• States 1, 2, 3, 4, 5 and 6 are herein also referred to as states + A, -C, + B, -A, + C and -B respectively, because they each represent the states in which the voltage applied across the windings is in a positive or negative direction for a respective one of the phases. For example in the + A state the A phase is connected to the supply rail and the other two phases are connected to the ground link, and in the -A state the connections are reversed.
  • When the circuit is being controlled to produce PWM, each of the phases will normally be turned on and off once in each PWM period. The relative lengths of time that are taken up in each state will determine the magnitude and direction of the magnetic field produced in each winding, and hence the magnitude and direction of the total torque applied to the rotor. These lengths of time, or duty ratios, can be calculated using various modulation algorithms but in this embodiment a space vector modulation technique is used.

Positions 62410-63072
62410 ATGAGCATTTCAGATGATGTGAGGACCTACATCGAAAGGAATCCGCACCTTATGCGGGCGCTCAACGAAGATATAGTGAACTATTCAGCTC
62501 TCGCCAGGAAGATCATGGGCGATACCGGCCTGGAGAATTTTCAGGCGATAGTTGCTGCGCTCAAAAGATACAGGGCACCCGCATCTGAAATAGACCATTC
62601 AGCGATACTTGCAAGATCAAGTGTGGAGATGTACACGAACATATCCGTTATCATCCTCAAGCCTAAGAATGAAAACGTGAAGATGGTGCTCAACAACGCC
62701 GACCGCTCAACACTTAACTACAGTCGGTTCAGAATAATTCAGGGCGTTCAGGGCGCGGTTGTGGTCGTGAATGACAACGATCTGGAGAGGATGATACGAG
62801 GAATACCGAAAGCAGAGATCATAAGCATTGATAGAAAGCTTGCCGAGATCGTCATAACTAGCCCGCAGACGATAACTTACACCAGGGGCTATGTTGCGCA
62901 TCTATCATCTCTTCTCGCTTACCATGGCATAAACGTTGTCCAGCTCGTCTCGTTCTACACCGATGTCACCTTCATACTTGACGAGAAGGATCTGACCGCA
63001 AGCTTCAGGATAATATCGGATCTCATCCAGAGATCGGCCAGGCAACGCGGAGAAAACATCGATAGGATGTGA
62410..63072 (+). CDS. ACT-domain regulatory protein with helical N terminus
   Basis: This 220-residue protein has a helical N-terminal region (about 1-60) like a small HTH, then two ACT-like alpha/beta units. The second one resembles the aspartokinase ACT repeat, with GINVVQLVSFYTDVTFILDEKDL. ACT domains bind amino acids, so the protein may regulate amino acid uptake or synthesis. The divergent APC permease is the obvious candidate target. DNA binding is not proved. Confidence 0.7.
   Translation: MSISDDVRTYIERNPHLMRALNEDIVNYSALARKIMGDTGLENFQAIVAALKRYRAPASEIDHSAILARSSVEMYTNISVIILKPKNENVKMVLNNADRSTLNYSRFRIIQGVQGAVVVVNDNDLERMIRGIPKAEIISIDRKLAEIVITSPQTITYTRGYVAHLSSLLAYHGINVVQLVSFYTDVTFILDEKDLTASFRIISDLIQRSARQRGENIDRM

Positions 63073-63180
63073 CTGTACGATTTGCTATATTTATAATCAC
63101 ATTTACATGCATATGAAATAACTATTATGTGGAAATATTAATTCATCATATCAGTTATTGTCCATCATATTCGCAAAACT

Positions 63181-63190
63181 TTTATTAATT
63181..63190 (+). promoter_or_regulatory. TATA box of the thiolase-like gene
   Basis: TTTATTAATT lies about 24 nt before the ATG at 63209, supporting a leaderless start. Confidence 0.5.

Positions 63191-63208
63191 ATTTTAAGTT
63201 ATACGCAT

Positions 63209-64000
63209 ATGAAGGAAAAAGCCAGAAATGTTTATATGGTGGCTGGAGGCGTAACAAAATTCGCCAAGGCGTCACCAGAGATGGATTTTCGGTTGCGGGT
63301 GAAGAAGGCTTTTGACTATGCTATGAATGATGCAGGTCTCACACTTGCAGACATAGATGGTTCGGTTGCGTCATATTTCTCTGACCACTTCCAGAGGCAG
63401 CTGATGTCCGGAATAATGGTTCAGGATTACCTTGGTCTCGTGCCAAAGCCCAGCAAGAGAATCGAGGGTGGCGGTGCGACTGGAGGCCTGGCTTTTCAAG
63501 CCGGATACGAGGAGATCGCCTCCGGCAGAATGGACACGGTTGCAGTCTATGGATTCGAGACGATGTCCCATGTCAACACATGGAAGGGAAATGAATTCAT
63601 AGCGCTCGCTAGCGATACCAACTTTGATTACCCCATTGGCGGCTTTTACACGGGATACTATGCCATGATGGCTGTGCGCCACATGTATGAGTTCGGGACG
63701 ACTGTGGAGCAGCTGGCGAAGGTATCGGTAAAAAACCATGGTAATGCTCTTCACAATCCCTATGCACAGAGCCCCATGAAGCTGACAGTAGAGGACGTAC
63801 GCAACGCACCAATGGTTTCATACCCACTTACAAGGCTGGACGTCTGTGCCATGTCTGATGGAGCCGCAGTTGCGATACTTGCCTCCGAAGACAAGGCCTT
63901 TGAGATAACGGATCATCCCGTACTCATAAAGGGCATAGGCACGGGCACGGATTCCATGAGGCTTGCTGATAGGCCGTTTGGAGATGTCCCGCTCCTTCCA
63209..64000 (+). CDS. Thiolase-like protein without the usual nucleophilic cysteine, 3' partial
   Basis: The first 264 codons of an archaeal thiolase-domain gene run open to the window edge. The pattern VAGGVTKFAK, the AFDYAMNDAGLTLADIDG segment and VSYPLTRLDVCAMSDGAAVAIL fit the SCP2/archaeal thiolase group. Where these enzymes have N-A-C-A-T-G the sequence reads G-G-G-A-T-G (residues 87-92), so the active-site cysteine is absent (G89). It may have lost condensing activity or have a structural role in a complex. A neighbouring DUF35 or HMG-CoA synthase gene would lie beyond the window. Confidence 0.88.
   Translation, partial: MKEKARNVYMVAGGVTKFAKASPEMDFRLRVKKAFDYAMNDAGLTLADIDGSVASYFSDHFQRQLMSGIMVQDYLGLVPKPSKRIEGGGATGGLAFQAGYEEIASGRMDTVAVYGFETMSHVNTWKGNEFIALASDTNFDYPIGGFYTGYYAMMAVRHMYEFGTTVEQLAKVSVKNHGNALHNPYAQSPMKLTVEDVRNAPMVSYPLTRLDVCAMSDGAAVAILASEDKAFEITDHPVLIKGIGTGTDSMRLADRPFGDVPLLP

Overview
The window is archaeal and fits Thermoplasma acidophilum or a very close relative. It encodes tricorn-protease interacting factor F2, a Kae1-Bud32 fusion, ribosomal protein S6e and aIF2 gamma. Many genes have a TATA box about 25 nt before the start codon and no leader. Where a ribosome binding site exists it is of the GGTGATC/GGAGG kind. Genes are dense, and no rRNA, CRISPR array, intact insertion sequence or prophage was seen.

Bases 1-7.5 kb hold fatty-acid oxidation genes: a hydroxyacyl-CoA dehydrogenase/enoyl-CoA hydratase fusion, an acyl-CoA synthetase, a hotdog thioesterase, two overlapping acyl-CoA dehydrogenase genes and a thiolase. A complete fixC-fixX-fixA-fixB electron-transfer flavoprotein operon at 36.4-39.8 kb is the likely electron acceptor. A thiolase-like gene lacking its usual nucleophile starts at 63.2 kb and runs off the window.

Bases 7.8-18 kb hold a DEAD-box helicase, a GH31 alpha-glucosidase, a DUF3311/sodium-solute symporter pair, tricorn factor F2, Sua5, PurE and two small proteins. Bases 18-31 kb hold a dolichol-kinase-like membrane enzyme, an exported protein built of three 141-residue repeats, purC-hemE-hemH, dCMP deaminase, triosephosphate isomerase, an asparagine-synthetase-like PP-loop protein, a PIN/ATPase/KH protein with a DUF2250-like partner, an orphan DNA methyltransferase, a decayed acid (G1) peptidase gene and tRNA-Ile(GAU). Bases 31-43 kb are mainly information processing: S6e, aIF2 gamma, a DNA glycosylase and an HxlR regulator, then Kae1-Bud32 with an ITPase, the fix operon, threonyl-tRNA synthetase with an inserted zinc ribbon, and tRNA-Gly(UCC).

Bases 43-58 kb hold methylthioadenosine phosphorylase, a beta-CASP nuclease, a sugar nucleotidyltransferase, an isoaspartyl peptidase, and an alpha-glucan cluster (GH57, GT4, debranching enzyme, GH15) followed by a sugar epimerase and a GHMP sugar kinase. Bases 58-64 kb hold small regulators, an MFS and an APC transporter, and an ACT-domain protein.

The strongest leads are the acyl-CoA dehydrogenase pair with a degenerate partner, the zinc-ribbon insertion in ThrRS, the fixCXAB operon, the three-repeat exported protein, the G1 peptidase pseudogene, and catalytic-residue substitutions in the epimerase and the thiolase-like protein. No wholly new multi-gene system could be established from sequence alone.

• Referring to Figure 6, in space vector modulation systems, the times in each PWM period spent in each of the states are represented as state vectors in a space vector modulation (SVM) diagram. In this type of diagram, single state vectors are those in the directions of the vectors S1 to S6, and the length of the vectors in each of these directions represents the amount of time in each PWM period spent in the respective state. This means that any desired voltage in the windings can be represented as a point on the diagram which corresponds to a voltage vector which represents the magnitude and direction of the voltage, and can be produced by a combination of state vectors S1, S2, etc. the lengths of which represent the time in each PWM period spent in that state. For example, the desired voltage vector V1 can be represented as the sum of vectors S3 and S4. As the motor rotates, the direction of the desired vector will change, so the vector will rotate about the centre of the diagram, the length of the vector also changing as the required torque from the motor changes.